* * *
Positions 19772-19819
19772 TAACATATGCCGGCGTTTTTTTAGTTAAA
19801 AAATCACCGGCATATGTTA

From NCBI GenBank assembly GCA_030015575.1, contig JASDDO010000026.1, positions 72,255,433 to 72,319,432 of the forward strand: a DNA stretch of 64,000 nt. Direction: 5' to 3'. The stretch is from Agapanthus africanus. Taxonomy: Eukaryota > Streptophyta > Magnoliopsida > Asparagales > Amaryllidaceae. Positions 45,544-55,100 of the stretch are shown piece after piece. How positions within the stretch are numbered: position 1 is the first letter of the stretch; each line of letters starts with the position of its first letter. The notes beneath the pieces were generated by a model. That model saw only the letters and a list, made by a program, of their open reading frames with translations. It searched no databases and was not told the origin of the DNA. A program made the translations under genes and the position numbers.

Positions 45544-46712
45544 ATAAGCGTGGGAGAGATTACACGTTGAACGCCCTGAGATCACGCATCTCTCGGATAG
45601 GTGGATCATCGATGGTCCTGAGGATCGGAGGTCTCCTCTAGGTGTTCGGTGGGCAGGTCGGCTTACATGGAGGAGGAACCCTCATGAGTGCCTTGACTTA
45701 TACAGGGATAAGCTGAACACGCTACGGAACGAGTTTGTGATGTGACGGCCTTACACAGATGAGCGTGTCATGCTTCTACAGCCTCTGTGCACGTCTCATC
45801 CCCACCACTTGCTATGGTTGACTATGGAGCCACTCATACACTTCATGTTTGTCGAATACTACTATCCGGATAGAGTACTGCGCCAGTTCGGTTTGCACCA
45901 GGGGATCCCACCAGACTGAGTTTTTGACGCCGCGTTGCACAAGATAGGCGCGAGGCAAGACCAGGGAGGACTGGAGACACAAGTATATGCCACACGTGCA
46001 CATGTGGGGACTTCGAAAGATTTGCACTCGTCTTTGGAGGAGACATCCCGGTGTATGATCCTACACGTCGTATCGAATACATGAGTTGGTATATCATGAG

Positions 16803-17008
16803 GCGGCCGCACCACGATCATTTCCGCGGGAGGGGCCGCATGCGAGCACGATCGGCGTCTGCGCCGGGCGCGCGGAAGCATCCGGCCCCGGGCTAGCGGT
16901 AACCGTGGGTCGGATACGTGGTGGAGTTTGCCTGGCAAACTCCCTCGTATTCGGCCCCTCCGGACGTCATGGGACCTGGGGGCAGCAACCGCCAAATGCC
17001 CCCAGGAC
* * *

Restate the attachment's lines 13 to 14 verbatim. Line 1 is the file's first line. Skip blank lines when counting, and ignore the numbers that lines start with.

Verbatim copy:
16803 GCGGCCGCACCACGATCATTTCCGCGGGAGGGGCCGCATGCGAGCACGATCGGCGTCTGCGCCGGGCGCGCGGAAGCATCCGGCCCCGGGCTAGCGGT
16901 AACCGTGGGTCGGATACGTGGTGGAGTTTGCCTGGCAAACTCCCTCGTATTCGGCCCCTCCGGACGTCATGGGACCTGGGGGCAGCAACCGCCAAATGCC